When Prospect.1 opened in two dozen locations across New Orleans in October 2008, it’s safe to say that the city had never seen anything like it.
Touted as the largest contemporary art exhibition of its kind ever organized in the United States, Prospect.1 was conceived by curator Dan Cameron as a New Orleans-based response to art biennials in major cities in Europe, Asia and South America.
Many of the 80 prominent international artists chosen for the exhibition designed site-specific pieces for parts of the city that until then had remained far off the radar of the contemporary art world.
Installations included a giant ark by Mark Bradford in a deserted lot in the Lower 9th Ward, where the ravages of Hurricane Katrina three years before were still plainly evident. A few blocks away, Nari Ward filled a flood-damaged church with salvaged gym equipment to create a giant sculpture in the shape of a diamond. And at the Contemporary Arts Center, Skylar Fein re-created a long-vanished New Orleans gay bar and memorialized the lives that were lost when a fire consumed it in 1973.
But all that art — more specifically shipping, insuring, installing and protecting it — came at a cost. Despite claims by Prospect.1 on its website that the 11-week exhibition raised more than $25 million in visitor revenue, the exhibition itself opened in the midst of the 2008 national financial crisis and its attendance fell short of expectations.
Its eventual expenses wound up outstripping its nearly $5 million budget to the tune of more than $1 million, according to The New York Times, with tales of unpaid vendors, artists and arts organizations circulating in art world circles during and after the exhibition’s run.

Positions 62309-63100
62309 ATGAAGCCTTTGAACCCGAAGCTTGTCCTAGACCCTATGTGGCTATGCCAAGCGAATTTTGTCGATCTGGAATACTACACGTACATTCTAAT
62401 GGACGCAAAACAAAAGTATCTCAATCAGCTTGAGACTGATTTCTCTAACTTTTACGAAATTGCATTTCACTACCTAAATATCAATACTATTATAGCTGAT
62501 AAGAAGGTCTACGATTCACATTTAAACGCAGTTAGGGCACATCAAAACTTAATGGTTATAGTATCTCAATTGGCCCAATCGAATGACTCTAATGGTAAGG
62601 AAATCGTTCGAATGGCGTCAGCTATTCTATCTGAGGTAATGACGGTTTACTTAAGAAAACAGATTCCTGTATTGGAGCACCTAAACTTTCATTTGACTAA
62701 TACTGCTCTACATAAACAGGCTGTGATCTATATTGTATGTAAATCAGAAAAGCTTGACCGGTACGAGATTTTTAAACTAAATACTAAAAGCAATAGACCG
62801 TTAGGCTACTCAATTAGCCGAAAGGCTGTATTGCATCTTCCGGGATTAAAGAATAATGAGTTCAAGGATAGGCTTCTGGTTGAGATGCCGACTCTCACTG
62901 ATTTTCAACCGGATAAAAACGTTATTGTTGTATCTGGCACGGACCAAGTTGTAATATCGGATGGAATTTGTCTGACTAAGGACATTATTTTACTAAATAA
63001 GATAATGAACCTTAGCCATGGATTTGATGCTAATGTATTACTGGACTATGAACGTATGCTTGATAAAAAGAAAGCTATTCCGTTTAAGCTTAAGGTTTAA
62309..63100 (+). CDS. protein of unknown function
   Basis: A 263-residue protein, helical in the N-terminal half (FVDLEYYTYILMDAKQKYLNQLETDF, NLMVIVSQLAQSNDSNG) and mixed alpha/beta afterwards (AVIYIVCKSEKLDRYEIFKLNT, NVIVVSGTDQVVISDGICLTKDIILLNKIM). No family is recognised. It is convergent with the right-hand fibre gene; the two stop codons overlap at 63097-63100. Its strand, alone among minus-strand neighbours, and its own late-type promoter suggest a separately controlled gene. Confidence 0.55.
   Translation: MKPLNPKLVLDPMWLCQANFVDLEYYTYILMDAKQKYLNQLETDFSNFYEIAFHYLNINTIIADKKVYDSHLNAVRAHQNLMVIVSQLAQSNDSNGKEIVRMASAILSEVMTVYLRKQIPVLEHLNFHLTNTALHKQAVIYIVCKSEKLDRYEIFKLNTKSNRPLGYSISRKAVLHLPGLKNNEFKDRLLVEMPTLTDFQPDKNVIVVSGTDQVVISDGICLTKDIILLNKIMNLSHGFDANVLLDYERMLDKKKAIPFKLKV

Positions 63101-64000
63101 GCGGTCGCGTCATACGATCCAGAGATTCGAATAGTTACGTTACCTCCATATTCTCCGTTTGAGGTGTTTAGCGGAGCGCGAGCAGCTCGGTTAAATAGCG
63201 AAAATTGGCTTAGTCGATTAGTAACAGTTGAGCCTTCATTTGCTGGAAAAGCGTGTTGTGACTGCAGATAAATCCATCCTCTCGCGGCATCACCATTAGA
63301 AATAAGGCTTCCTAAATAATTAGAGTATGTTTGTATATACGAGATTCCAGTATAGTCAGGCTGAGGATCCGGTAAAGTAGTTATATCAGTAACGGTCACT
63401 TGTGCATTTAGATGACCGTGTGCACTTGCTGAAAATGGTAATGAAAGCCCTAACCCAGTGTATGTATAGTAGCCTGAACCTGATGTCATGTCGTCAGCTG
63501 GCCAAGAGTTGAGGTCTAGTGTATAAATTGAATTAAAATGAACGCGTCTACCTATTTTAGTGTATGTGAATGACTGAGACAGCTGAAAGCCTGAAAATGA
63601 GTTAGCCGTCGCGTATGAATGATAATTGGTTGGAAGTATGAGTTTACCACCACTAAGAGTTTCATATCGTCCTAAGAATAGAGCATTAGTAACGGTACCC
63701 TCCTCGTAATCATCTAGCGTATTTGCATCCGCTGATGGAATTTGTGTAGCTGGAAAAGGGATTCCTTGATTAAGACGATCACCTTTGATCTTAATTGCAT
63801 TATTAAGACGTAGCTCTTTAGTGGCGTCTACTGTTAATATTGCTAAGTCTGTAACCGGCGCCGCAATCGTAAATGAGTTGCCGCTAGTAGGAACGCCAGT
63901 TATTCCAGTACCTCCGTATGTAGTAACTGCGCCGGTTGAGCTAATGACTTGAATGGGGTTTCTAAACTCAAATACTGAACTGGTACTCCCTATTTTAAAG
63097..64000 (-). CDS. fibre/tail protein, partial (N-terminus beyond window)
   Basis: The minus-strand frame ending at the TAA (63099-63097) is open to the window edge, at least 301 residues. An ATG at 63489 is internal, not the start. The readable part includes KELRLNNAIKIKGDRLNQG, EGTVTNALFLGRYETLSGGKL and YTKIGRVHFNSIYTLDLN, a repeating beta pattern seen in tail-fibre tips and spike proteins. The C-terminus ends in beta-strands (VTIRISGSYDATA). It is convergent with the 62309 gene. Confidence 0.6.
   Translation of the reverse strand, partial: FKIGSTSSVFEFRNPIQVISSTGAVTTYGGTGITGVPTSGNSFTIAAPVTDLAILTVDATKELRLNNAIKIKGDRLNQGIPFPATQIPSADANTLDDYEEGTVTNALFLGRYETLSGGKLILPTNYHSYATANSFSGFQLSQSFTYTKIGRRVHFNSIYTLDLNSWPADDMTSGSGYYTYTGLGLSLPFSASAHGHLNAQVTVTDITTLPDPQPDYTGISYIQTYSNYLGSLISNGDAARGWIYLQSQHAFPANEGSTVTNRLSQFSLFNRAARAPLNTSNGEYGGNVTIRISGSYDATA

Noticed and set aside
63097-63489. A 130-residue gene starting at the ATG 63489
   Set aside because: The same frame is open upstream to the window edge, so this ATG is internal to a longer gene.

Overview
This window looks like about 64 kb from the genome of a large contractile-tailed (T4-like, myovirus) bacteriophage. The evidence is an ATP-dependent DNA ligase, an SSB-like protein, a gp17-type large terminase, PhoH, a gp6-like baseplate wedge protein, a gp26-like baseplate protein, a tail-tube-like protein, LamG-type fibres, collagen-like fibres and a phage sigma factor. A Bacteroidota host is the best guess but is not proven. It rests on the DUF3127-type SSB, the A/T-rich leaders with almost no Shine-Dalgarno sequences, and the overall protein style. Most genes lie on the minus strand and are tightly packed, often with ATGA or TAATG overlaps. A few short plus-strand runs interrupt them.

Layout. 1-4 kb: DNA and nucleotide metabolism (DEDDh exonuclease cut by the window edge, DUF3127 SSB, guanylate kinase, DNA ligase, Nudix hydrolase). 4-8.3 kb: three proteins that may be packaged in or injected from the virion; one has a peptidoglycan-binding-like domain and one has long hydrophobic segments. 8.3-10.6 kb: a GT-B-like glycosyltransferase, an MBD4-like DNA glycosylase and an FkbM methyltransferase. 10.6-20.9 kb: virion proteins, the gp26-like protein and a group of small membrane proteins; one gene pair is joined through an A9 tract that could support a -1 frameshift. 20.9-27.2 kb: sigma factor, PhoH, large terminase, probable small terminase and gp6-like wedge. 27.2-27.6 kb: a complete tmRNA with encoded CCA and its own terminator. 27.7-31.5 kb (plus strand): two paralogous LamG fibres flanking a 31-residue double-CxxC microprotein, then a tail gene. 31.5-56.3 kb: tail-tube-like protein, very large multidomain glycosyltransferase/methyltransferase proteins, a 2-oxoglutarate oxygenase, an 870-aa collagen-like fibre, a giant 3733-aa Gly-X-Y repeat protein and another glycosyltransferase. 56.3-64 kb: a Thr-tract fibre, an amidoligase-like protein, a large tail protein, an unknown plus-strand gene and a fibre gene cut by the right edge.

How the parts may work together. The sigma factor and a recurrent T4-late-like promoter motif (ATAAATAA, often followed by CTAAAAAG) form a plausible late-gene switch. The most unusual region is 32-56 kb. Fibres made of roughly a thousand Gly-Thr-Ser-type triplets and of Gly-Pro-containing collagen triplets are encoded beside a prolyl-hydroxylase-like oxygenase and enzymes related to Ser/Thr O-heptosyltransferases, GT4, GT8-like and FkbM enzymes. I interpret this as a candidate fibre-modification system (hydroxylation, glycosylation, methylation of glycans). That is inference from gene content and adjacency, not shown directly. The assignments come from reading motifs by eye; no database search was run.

On Saturday, the fourth iteration of the triennial, dubbed "Prospect.4: The Lotus in Spite of the Swamp," opens after more than a decade of retrenching and rebuilding.
After years of downsizing, Prospect appears to be gradually returning to the scale conceived by Cameron in its initial outing: While its footprint is significantly smaller than Prospect.1, with 17 venues mainly concentrated between the Warehouse Arts District and Bywater, the Prospect.4 lineup numbers nearly as many artists as Prospect.1.
And that’s a boon for New Orleans art lovers and the more than 100,000 visitors who are expected to enjoy this year’s main exhibition and satellite programs.
For Prospect New Orleans interim director Ylva Rouse, who has been part of the Prospect team since the beginning, Prospect.4 represents the latest step in an ongoing journey.
“This exhibition is an enormous undertaking,” she said. “I’m excited to share what we have been working on for the past three years.”
The budget deficit that resulted from Prospect.1 was one of the main factors that led to the resignation of most of the Prospect board members in early 2010. Cameron himself resigned as artistic director a year later.
The operating budget was cut by more than half for Prospect.2, which opened a year behind schedule in October 2011. The retrenching was necessary to protect the long-term viability of the biennial — which practically speaking had already become a triennial, though that wasn’t made official until the announcement of Prospect.3 in 2014.
That third iteration was the first to be curated by someone other than Cameron: Los Angeles-based curator Franklin Sirmans, who brought a well-received “show within a show” of paintings by the late Jean-Michel Basquiat to the Ogden Museum for the exhibition.
Officials say that the triennial reached financial solvency with Prospect.3, even ending with a budgetary surplus, and that Prospect.4 is anticipated to end up in the black as well. Its current $3.8 million budget is commensurate with past installments, and proportionate to the number of artists it includes.
That budget was raised through a combination of grants and donations from government sources, foundations, corporations and private individuals. Locally, Prospect receives funding from the Mayor's Office of the Cultural Economy, the Wisner Donation fund and the Arts Council of New Orleans. In addition, this weekend’s fundraising gala at the Sugar Mill is expected to raise $800,000 for the organization.